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Tear Jerker / His Dark Materials

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As a Moments subpage, all spoilers are unmarked as per policy. You Have Been Warned.

  • Lyra finding out midway through Northern Lights what happens to all the kidnapped children. They are cut off from their daemons, by putting the child in one cage and the daemon in a cage close by and cutting between the two cages with a guillotine-like structure made of a special metal that can sever the connection between daemon and human. To wit, in this verse, daemons are halves of a person's soul manifested to help, aid, comfort and provide company.
    • Lyra's shock is half the feeling of tragedy and sympathy imagining what it would feel like if that were to happen to her, half reassuring herself that she will never be alone because she has Pan, half crying because Tony, the child she finds, has nobody anymore, and half disgust at the situation describing a daemon-less human as being as unnatural as one without a head, or without a face, or with his ribcage outside.
      • Pantalaimon for his is described as desperately wanting to comfort the child but unable to do anything due to the taboos ingrained in them.
      • When Tony dies, they prepare to burn him as the ground is too frozen for a grave. She sees his body one last time and notices the fish he had been using as a replacement for his daemon has been taken from him and freaks out- especially when it turns out the fish was given to the dogs.
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  • The ending of Northern Lights, wherein Roger dies. In particular, Lyra's kissing Roger's face before leaving his body behind as she goes onwards, and this line (particularly true of the audiobook version because the actress's voice breaks heartrendingly on 'helping'):
    We got it wrong, though, Pan. We got it all wrong about Roger. We thought we were helping him.
  • The scene in The Amber Spyglass, the last book in His Dark Materials, where Lyra and Will realize that the Dust is flowing out of the universe because of all the open holes in between worlds, left by the subtle knife. The angel they are talking to says that, if they work their entire lives to promote good, there will be enough Dust regenerated to leave open one door. They are desperately in love and, because neither can live in the other's world for long (and because neither wants the other to sacrifice their lifespan just for ten years together, especially since they would keep living after that), they desperately want to leave one open between their worlds. There is almost the mother of all happy endings until they realize they can't shut the one that prevents departed souls from being trapped in the Underworld for eternity. Cue a sob-fest that lasts until nearly the end of the book — at least twenty pages.
    • What makes it especially sad is that the love between Will and Lyra doesn't really fully blossom until shortly before they find out that they have to part.
  • In The Amber Spyglass, the shattering of the subtle knife: Will's thoughts about his mother are unable to break the knife like the first time, so Will channels his grief over his final separation from Lyra, touching the teardrop she's left on his face and he shatters the only tool to connect their worlds.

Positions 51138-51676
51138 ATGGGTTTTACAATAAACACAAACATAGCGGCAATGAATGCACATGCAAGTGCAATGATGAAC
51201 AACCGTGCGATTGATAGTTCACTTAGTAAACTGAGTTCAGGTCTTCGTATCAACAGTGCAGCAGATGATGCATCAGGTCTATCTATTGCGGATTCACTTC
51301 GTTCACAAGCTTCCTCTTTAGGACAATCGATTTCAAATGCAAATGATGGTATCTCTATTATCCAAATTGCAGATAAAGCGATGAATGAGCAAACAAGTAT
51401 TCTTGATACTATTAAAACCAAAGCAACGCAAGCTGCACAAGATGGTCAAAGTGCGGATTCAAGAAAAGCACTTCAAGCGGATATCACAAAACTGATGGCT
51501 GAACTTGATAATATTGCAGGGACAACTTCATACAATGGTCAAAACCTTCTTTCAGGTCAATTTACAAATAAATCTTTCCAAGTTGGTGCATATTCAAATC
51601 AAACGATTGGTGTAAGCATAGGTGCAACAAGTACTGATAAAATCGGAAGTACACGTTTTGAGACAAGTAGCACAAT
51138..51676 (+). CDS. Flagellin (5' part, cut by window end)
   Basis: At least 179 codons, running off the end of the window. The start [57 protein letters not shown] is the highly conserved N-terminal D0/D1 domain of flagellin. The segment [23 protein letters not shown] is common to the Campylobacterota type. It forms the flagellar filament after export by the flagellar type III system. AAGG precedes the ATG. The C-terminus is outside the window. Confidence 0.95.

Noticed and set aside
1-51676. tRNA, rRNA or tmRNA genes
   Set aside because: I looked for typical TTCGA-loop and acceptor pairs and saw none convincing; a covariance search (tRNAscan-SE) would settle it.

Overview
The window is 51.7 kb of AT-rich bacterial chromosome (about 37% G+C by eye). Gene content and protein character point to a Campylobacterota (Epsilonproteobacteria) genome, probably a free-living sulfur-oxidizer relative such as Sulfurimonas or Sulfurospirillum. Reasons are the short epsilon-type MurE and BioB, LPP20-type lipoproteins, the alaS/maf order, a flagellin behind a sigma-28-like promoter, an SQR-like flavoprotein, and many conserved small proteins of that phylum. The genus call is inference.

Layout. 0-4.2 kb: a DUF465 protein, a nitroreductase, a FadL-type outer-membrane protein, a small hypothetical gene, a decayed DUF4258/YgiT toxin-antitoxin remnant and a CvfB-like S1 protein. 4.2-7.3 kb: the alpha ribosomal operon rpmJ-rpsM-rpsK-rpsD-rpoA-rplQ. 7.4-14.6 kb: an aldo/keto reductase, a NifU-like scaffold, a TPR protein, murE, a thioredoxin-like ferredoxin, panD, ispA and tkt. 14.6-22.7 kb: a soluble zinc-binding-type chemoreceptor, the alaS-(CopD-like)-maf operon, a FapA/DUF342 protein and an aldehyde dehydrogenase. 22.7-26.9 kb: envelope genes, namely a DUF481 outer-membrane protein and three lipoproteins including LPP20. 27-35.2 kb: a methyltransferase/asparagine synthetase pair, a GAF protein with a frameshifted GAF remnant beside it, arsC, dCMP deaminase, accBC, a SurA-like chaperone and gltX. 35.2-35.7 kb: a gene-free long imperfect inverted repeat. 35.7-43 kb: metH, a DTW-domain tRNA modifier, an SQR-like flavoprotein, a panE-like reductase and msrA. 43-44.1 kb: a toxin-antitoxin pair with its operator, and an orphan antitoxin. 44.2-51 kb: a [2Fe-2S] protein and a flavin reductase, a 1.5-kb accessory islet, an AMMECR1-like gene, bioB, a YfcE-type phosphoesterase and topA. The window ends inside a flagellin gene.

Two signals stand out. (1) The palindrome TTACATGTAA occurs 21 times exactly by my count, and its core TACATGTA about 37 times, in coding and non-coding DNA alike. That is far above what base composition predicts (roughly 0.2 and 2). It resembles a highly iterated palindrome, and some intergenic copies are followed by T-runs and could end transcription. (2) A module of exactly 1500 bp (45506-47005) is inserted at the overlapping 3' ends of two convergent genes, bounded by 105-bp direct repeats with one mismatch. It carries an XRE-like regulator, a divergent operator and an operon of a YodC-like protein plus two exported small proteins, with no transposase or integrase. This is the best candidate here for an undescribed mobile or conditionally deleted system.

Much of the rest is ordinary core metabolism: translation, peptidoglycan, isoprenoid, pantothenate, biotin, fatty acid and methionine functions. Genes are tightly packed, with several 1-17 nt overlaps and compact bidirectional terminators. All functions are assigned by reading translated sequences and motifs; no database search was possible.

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  • The last book (between Lyra and Pan's separation and the finale) will shoot you in the brain.
  • Lord Asriel and Marisa Coulter's suicide gambit against the Metatron, especially "I lied and lied, Asriel... I wanted him to find no good in me, and he didn't. There is none.", followed by Marisa's choice to use her own weight to drag Metatron down into the abyss, and preventing him from throwing Asriel off and escaping to finish anything after that chapter for a good week or so.
  • The saddest part in the whole trilogy for some people was Lee Scoresby's heroic death. It started off as sad when he realises he isn't going to live, but then when he's holding Hester and tells her not to go before he does. Made more poignant by the scene in The Amber Spyglass where his ghost dissipates to be reunited with the Dust of his 'beloved daemon Hester'.
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  • Balthamos pulling off a simultaneous tear jerker, CMOA and CMOH when he/she saves Will and Lyra by killing the priest stalking them with a scoped rifle, performing one final sacrifice before disintegrating from sheer grief at the death of Baruch.
  • Pantalaimon's abandonment in the Land of The Dead. He becomes the absolute textbook example of heartrending woobyishness.
  • John Parry's death. He's just gotten to see his son for the first time in years, and Will has no memory of his father at all... and the man's shot dead right afterwards.
  • The Boatman. Especially when he tells the children that he has "held crying babes in my arms," "those who hardly entered the world before they had to leave". Yeesh...
  • Serafina Pekkala and Farder Coram's story: she would have renounced everything that made her a witch to become his wife and stay with him, but was unable to. When they have a son together, he dies from an epidemic and both of their hearts break. Then Farder Coram is crippled by poison and grows old and frail, while Serafina stays as young and beautiful as the day they meet, and he's too ashamed of himself to talk to her again.

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